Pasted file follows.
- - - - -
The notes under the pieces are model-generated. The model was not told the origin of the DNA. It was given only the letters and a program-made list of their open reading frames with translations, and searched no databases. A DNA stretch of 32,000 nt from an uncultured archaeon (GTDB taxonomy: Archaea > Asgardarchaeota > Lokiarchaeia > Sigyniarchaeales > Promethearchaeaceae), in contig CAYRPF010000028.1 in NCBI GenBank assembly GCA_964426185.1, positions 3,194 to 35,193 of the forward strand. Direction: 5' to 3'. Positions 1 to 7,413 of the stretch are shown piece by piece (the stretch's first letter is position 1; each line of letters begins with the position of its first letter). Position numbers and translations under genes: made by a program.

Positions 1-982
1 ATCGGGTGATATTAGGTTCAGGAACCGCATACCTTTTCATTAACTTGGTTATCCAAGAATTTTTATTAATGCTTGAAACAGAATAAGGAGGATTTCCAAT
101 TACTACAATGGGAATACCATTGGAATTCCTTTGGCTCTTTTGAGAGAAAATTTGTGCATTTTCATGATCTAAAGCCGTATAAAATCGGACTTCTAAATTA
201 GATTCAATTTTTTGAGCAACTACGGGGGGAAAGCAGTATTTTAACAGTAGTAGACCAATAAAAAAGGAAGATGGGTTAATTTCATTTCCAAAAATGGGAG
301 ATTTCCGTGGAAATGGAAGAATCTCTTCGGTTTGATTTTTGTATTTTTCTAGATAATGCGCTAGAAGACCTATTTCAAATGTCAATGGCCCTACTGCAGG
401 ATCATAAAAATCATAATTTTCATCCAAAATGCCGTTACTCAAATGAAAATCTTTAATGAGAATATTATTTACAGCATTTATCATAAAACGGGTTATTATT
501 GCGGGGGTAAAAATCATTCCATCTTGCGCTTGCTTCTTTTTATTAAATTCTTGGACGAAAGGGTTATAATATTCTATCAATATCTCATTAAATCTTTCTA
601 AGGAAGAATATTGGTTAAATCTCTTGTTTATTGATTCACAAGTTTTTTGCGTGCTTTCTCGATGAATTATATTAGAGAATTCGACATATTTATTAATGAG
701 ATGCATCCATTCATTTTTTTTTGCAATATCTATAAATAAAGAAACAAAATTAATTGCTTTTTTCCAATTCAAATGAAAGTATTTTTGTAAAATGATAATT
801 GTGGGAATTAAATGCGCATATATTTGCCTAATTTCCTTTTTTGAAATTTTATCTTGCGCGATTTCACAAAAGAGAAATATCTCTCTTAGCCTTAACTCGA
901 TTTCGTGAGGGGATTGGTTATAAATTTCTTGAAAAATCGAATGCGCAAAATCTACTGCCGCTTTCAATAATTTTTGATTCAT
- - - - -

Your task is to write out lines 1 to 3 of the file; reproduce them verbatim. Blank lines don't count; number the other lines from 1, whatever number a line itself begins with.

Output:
The notes under the pieces are model-generated. The model was not told the origin of the DNA. It was given only the letters and a program-made list of their open reading frames with translations, and searched no databases. A DNA stretch of 32,000 nt from an uncultured archaeon (GTDB taxonomy: Archaea > Asgardarchaeota > Lokiarchaeia > Sigyniarchaeales > Promethearchaeaceae), in contig CAYRPF010000028.1 in NCBI GenBank assembly GCA_964426185.1, positions 3,194 to 35,193 of the forward strand. Direction: 5' to 3'. Positions 1 to 7,413 of the stretch are shown piece by piece (the stretch's first letter is position 1; each line of letters begins with the position of its first letter). Position numbers and translations under genes: made by a program.

Positions 1-982
1 ATCGGGTGATATTAGGTTCAGGAACCGCATACCTTTTCATTAACTTGGTTATCCAAGAATTTTTATTAATGCTTGAAACAGAATAAGGAGGATTTCCAAT